Mermis nigrescens is reported from many locations in North America and Europe. Related species are known from Africa.
Biogeographic Regions: nearctic (Native ); palearctic (Native )
This is a large species of nematode. Adult males range from 40 to 50 mm long, while the females range from 80 to 200 mm long. The body of the worm tapers in the front, with the head slightly offset and rounded in the front. Larvae and adult males are generally cream colored, as are females if their uterus is empty. If the uterus contains eggs, the female will appear brownish or black because of the coloration of the eggs she contains. Males have two spicules, one of which is used in reproduction. Both sexes possess two laterally-placed anterior chemoreceptors called amphids, but they lack posterior phasmids. Both sexes also possess a terminal mouth with two lateral papillae close to it and four head papillae further back.
In adult females, there is an orange/red area behind the head, which is associated with a unique light sensitive organ. Mohammed et al (2007) give details of the structure and function of this organ. It serves to allow the female to know where to go when laying eggs.
Range length: 40 to 200 mm.
Other Physical Features: ectothermic ; heterothermic ; bilateral symmetry ; polymorphic
Sexual Dimorphism: female larger; sexes colored or patterned differently; sexes shaped differently
Adults of Mermis nigrescens live buried in the soil, while larva live as parasites inside grasshoppers. The species is more frequently found in grasslands, meadows, clearings, and other well-vegetated but not tree-covered habitats.
Habitat Regions: temperate ; terrestrial
Terrestrial Biomes: savanna or grassland ; chaparral ; forest
Other Habitat Features: suburban ; agricultural
Larva feed on amino acids, lipids, and carbohydrates from the hemolymph of the host. The free-living adults do not eat.
Animal Foods: body fluids
Primary Diet: carnivore (Eats body fluids)
Larva of this nematode are parasites of orthopteran insects, and can sometimes have substantial effects on host populations.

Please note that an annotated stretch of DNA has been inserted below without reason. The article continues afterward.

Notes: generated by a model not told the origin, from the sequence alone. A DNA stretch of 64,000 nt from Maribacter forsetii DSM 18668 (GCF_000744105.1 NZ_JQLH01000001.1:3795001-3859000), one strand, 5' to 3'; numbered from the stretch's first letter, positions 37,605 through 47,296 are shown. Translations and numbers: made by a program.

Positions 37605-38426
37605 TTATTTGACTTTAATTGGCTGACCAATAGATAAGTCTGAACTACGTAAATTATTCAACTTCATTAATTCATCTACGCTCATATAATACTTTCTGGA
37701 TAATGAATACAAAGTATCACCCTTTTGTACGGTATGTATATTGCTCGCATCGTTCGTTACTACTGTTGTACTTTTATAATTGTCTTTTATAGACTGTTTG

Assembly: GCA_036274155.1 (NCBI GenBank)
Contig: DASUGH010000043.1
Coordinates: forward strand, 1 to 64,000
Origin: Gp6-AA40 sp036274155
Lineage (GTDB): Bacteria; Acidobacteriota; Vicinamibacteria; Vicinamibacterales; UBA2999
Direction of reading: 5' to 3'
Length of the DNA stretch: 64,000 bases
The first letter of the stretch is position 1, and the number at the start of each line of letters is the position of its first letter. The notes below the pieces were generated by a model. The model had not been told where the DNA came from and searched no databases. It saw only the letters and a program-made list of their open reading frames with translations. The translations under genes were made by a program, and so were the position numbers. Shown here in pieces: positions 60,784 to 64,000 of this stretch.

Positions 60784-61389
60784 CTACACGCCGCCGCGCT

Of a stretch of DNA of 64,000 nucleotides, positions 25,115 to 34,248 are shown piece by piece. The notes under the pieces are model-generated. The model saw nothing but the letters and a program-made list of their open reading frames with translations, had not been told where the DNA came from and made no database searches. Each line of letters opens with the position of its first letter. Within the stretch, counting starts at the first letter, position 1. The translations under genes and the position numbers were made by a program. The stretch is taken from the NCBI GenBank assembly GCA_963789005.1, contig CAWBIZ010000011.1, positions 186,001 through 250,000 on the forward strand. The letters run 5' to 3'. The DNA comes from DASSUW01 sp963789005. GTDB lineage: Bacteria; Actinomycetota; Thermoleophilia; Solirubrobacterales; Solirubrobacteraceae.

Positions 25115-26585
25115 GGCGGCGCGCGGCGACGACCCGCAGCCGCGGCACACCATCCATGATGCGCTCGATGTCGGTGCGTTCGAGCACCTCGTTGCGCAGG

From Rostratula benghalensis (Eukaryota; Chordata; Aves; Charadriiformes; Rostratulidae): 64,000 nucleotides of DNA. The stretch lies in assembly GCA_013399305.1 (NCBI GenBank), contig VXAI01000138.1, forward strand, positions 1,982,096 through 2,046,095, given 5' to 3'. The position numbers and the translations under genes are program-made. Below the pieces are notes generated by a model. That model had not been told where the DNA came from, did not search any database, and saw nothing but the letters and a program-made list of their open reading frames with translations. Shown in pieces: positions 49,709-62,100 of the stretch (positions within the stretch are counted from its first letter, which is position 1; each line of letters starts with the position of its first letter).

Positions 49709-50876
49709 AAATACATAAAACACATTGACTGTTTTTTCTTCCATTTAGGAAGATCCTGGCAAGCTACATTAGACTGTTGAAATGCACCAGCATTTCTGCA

Ecosystem Impact: parasite
Species Used as Host:
The predators of this species are unknown, but likely include predators of soil invertebrates, such as carabid beetles, centipedes, and shrews.
larva of Mermis nigrescens endoparasitises body cavity of Schistocerca gregaria
Animal / parasite / endoparasite
larva of Mermis nigrescens endoparasitises body cavity of Locusta migratoria
Animal / parasite / endoparasite
larva of Mermis nigrescens endoparasitises body cavity of Acrididae
Animal / parasite / endoparasite
larva of Mermis nigrescens endoparasitises body cavity of Dermaptera
Life History and Behavior
Little is known about communication in this species. It is likely to be based on touch and chemo-sensing. These worms can sense chemicals, touch, and moisture, and adult females have an unusual (for nematodes) light-sensing structure.
Communication Channels: tactile ; chemical
Other Communication Modes: pheromones
Perception Channels: visual ; tactile ; chemical
Embryos begin to develop in the eggs while still in the female. By the time the eggs are laid (in late spring or early summer) the offspring are already stage 2 larvae. If an egg is ingested by a grasshopper or other orthopteran, the outer layer of the egg rubs off and within minutes the larva begins to move out of the inner shell.
Once hatched, the larva pierces the gut wall of the host and enters the body cavity. Larval worms feed on host body fluids and tissues and grow. They emerge from the host in approximately 3-6 weeks. The worms develop faster in warmer temperatures. Size and species of hosts affects developmental time, and larval worms stay longer and grow larger in mature adult hosts than in nymph or young adult hosts. Female worms tend to remain in the host longer than males, and are larger at emergence than males. Worms puncture the host body wall and emerge as 4th stage larvae (the host and any remaining worms die). They crawl 15-20 cm into the soil where they molt, become mature adults and mate. Males die after mating. Females spend the winter in diapause in the soil and emerge on rainy or dew mornings in the following spring/summer to climb up on to plants and lay their eggs.